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The Aris Thessaloniki shot-stopper has yet to concede a goal since replacing injured first-choice keeper Kostas Chalkias during his side's 2-1 loss to the Czech Republic

Greece goalkeeper Michalis Sifakis believes Germany can be beaten, despite their status as favourites ahead of Friday night’s quarter-final clash between the two sides.

The Euro 2004 champions pulled off the shock of the tournament by beating Russia 1-0 in their final group game to qualify from Group A alongside the Czech Republic.

And Fernando Santos’ side have been rewarded with a knockout tie against Joachim Low’s men, who are the only team in Euro 2012 to have won every match thus far.

“They are a very strong team, that’s true. They are very big favourites,” Sifakis told Uefa’s official website.

“We Greeks have an attribute the others don’t have, who have persistence and talent.

“Unfortunately, we do not have the infrastructure they have in Germany for instance. But I think our persistence helps us overcome all obstacles.

“They are the favourites, but Russia were also the favourites.

“We know our potential, we know what we have to do [and] we know what we must not do. So we are not stressed by the fact that we are playing against a strong team that are the favourites.

“Stress is on their side, not ours.”

Injuries meant Sifakis spent much of last season on the sidelines, but he is delighted to have recovered in time for the tournament in Poland & Ukraine.

“The day I went into hospital to undergo surgery, this was the first goal I had on my mind for when I would recover,” the 27-year-old added.

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“I finally managed to recover earlier than predicted and started training with the team towards mid-to-end January.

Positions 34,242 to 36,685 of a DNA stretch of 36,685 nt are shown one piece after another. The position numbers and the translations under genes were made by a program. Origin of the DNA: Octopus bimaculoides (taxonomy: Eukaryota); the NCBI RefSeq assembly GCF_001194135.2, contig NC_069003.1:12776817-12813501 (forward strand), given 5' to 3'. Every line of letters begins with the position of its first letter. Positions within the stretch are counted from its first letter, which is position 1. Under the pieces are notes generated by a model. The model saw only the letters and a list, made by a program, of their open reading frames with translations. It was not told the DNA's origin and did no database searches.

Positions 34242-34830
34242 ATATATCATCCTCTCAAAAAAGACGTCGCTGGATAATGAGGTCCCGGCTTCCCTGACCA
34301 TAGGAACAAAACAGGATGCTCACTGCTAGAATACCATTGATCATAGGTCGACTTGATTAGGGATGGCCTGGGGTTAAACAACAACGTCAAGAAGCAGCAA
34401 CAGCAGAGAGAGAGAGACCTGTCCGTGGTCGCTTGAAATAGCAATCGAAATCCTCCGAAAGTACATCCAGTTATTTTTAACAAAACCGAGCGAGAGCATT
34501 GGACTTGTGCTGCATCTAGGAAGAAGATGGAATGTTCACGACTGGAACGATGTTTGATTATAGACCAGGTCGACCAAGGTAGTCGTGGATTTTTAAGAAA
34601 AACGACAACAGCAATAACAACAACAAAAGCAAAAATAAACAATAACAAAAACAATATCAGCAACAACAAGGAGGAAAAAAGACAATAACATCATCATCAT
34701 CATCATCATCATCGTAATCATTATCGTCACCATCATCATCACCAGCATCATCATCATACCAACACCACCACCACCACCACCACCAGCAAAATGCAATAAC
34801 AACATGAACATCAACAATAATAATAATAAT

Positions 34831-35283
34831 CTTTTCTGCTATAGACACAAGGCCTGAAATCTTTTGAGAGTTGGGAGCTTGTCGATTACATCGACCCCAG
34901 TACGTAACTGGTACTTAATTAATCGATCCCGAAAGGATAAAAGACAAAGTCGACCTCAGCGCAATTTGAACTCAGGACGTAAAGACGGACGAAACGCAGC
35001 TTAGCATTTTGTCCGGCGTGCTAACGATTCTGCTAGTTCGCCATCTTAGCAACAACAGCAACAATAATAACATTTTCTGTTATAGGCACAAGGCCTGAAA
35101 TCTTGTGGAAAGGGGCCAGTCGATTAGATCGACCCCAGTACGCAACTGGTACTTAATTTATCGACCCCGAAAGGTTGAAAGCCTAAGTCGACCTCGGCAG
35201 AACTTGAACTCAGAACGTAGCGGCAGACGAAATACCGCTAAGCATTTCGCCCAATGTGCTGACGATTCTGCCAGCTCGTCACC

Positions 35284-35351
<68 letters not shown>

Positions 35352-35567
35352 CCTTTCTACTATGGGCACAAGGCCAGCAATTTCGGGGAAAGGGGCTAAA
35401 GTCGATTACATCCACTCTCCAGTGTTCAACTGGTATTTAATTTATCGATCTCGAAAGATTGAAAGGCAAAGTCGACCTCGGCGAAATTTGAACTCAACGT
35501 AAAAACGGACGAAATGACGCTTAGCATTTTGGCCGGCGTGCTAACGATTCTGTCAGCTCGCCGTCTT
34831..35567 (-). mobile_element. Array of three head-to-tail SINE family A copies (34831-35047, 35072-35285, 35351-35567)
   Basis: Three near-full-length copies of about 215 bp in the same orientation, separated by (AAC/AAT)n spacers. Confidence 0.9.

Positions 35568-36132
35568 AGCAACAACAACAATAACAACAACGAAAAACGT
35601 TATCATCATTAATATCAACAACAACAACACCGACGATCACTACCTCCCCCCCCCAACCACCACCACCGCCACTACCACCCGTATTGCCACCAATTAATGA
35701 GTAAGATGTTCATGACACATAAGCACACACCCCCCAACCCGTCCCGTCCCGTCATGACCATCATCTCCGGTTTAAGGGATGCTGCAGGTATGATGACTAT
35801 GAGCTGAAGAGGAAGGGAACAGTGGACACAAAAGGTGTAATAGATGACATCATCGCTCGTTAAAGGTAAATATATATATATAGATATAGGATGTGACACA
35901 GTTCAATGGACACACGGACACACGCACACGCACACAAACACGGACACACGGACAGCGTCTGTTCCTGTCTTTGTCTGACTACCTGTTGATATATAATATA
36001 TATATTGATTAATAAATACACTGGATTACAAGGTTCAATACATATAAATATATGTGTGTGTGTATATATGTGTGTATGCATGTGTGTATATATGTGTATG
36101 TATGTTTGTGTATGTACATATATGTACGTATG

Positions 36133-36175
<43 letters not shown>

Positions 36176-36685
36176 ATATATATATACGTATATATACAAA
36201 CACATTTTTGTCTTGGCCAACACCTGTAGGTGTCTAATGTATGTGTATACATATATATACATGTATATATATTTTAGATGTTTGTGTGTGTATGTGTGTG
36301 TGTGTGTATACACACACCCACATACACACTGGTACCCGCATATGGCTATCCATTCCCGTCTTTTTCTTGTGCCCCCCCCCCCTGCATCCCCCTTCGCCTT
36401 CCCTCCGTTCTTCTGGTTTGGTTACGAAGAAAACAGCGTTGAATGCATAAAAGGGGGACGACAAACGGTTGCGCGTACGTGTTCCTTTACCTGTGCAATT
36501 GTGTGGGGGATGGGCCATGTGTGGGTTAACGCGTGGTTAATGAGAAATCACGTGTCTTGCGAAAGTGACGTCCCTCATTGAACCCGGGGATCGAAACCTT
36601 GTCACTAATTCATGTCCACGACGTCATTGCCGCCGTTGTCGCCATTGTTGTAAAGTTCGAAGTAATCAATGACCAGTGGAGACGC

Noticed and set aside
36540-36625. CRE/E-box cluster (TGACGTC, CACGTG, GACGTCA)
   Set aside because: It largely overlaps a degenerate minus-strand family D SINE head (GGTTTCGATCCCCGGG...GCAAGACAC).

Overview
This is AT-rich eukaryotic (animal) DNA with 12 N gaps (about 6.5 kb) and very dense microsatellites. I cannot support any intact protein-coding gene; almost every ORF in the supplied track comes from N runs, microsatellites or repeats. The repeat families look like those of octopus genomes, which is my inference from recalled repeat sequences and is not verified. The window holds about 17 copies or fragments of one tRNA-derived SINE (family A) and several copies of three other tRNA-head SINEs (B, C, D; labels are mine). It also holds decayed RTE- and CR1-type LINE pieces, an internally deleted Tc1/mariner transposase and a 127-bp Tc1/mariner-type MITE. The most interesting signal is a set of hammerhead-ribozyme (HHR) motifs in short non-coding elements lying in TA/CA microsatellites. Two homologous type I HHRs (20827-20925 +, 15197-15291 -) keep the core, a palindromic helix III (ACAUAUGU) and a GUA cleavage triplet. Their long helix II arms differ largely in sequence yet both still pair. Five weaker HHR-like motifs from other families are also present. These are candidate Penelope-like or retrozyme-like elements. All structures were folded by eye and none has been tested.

“I thought I would be here, I really wanted it and I’m delighted to have finally made it. That was a very difficult six-to-seven month period for me, being absent for all that time.”

Sifakis started the tournament as second choice, but came on during the first half of a 2-1 defeat to Czech Republic following an injury to Kostas Chalkias.

Since the arrival of the Aris Thessaloniki shot-stopper, the Greeks have yet to concede a goal in the tournament, but he insists his sudden introduction has not been easy.

“Look, the truth is that in the match against Czech Republic, it was very difficult for me to go on in the 23rd minute,” he confessed.

“When we were already losing 2-0 and our chances for the match were significantly fewer.

“Our feelings were very weird, especially for me since I came on from the bench in such an important match.

“In any case, I’m very pleased that the team qualified for the quarter-final.

“We never take each player’s performances separately into consideration. Each one of them plays their own distinct role on the pitch, and we all try to give our best so that we can win in the end."

Sifakis went on to express his belief that the nation can repeat the surprise success of eight years ago, but only if they work as a team.

“I think it’s the secret for the big successes of this team," he continued.

“If we go back to 2004, we can’t possibly remember a single player standing out from the other 22.

“All players who participated fought like a single man and we managed to win the Euro.”

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